# Test for HIV. There's a false positive rate of 0.025 and a false negative rate of 0.08. Let's say a particular patient has a probability of testing positive for HIV of 0.005. The patient gets tested and it's positive. What are the chances that the patient actually has HIV?

Test for HIV. There's a false positive rate of 0.025 and a false negative rate of 0.08. Let's say a particular patient has a probability of testing positive for HIV of 0.005. The patient gets tested and it's positive. What are the chances that the patient actually has HIV?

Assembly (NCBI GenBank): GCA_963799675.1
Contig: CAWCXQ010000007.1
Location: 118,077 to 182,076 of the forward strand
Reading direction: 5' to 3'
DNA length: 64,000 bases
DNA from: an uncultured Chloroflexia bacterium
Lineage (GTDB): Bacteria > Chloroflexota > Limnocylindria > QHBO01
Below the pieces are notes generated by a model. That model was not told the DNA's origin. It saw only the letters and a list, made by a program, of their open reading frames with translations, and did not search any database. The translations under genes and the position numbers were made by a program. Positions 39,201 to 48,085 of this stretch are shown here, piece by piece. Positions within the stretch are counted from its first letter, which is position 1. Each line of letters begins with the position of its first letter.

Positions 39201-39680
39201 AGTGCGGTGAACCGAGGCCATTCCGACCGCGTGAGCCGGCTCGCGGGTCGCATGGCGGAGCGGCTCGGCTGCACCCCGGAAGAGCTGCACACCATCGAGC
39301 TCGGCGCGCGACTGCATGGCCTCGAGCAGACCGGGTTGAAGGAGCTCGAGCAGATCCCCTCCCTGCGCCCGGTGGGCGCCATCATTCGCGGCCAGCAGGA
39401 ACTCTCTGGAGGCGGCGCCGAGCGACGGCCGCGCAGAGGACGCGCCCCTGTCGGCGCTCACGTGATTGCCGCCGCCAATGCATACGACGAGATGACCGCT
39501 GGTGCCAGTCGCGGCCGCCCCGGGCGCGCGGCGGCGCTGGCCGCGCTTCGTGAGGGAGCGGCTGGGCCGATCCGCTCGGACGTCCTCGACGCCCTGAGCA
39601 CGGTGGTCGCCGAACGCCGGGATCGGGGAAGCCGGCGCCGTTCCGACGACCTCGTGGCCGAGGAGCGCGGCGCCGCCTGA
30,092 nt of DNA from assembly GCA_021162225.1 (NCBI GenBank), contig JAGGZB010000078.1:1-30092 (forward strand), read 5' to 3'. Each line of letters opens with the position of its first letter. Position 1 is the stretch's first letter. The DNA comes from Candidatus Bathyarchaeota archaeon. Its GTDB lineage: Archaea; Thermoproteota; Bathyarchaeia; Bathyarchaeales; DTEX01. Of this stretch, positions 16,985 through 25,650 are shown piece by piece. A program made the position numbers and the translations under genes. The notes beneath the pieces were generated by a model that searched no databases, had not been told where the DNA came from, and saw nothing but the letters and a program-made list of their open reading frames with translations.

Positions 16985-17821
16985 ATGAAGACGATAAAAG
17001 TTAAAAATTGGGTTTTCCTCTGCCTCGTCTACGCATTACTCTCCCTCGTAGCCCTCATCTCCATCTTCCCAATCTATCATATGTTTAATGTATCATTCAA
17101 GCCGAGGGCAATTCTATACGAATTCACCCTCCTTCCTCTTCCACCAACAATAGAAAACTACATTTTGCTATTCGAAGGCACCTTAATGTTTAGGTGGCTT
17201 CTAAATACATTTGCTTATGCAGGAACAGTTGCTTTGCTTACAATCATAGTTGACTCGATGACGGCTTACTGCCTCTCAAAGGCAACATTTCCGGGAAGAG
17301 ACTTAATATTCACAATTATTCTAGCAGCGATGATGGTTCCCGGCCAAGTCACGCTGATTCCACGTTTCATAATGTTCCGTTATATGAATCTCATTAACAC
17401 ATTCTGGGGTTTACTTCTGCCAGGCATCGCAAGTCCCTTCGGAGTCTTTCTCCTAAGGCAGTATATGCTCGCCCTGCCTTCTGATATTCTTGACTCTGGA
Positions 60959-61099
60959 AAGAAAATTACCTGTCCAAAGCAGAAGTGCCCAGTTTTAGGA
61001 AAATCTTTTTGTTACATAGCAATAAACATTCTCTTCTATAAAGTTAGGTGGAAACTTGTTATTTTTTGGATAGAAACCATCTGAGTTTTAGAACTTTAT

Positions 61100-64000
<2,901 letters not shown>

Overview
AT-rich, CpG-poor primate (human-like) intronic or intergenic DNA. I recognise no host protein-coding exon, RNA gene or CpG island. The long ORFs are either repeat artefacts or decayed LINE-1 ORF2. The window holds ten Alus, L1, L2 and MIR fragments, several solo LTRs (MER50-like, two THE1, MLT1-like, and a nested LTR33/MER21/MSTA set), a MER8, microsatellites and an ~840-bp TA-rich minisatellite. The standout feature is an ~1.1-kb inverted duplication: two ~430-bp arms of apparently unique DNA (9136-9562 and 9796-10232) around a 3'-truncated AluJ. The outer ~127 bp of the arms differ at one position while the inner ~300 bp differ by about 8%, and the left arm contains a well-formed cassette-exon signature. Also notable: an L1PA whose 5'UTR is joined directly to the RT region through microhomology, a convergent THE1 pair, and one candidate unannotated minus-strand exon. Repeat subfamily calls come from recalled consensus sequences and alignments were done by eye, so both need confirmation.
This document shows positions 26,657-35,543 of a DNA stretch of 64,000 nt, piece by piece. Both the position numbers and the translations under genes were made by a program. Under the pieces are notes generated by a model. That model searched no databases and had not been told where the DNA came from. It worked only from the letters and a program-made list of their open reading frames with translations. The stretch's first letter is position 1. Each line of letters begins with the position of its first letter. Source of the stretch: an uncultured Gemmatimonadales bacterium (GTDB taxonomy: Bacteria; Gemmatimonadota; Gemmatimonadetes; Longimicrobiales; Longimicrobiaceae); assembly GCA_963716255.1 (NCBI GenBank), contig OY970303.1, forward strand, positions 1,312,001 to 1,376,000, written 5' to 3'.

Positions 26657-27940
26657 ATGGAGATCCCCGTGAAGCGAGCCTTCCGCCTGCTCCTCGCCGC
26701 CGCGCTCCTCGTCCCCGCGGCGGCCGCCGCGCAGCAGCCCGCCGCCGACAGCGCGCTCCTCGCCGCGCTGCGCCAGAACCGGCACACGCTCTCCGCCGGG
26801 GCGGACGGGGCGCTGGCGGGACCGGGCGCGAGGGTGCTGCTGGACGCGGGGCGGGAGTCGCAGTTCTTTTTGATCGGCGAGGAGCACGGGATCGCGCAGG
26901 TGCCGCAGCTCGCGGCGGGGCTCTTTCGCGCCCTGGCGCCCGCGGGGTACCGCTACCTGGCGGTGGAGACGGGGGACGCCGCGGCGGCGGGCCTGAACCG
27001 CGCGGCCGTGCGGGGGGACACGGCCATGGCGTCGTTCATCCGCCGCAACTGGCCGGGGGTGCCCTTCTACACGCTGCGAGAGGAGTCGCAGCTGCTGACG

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Brendon Bentley
This is a typical application of Bayes formula,
$P\left(B|A\right)=P\left(A|B\right)P\left(B\right)/\left(P\left(A|B\right)P\left(B\right)+P\left(A|\overline{B}\right)P\left(\overline{B}\right)\right).$
Here $A$ is testing positive, $B$ is having HIV, and $\overline{B}$ is not having HIV. $P\left(A|B\right)$ is the true positive rate, the complement of the fpr $.08$. $P\left(A|\overline{B}\right)$ is the false positive rate $.025$. Substituting the numbers you give, $P\left(B|A\right)=.92\ast .005/\left(.92\ast .005+.025\ast .995\right)=0.1560645.$